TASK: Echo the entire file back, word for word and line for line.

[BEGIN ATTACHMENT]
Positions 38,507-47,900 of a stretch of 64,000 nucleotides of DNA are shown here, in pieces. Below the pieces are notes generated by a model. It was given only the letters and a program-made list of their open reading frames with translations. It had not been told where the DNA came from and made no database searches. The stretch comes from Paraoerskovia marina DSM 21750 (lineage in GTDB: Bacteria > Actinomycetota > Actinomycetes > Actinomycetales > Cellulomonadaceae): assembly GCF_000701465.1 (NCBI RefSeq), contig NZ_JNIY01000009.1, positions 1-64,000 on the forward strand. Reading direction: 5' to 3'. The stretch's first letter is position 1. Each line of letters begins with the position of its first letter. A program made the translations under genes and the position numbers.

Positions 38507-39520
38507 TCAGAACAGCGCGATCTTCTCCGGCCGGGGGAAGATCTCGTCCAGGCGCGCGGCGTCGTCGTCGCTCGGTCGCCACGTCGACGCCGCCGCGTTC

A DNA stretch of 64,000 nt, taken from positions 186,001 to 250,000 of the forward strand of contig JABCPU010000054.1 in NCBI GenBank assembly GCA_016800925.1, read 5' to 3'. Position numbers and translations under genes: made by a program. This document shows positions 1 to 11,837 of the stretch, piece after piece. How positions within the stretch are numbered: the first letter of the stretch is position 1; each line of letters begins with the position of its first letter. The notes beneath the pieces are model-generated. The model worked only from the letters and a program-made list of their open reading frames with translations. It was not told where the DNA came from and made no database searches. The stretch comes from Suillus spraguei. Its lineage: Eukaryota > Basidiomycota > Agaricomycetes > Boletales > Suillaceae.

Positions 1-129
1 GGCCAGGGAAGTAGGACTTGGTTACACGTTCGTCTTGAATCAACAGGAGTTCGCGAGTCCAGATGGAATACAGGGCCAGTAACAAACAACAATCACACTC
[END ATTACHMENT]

Positions 38,507-47,900 of a stretch of 64,000 nucleotides of DNA are shown here, in pieces. Below the pieces are notes generated by a model. It was given only the letters and a program-made list of their open reading frames with translations. It had not been told where the DNA came from and made no database searches. The stretch comes from Paraoerskovia marina DSM 21750 (lineage in GTDB: Bacteria > Actinomycetota > Actinomycetes > Actinomycetales > Cellulomonadaceae): assembly GCF_000701465.1 (NCBI RefSeq), contig NZ_JNIY01000009.1, positions 1-64,000 on the forward strand. Reading direction: 5' to 3'. The stretch's first letter is position 1. Each line of letters begins with the position of its first letter. A program made the translations under genes and the position numbers.

Positions 38507-39520
38507 TCAGAACAGCGCGATCTTCTCCGGCCGGGGGAAGATCTCGTCCAGGCGCGCGGCGTCGTCGTCGCTCGGTCGCCACGTCGACGCCGCCGCGTTC

A DNA stretch of 64,000 nt, taken from positions 186,001 to 250,000 of the forward strand of contig JABCPU010000054.1 in NCBI GenBank assembly GCA_016800925.1, read 5' to 3'. Position numbers and translations under genes: made by a program. This document shows positions 1 to 11,837 of the stretch, piece after piece. How positions within the stretch are numbered: the first letter of the stretch is position 1; each line of letters begins with the position of its first letter. The notes beneath the pieces are model-generated. The model worked only from the letters and a program-made list of their open reading frames with translations. It was not told where the DNA came from and made no database searches. The stretch comes from Suillus spraguei. Its lineage: Eukaryota > Basidiomycota > Agaricomycetes > Boletales > Suillaceae.

Positions 1-129
1 GGCCAGGGAAGTAGGACTTGGTTACACGTTCGTCTTGAATCAACAGGAGTTCGCGAGTCCAGATGGAATACAGGGCCAGTAACAAACAACAATCACACTC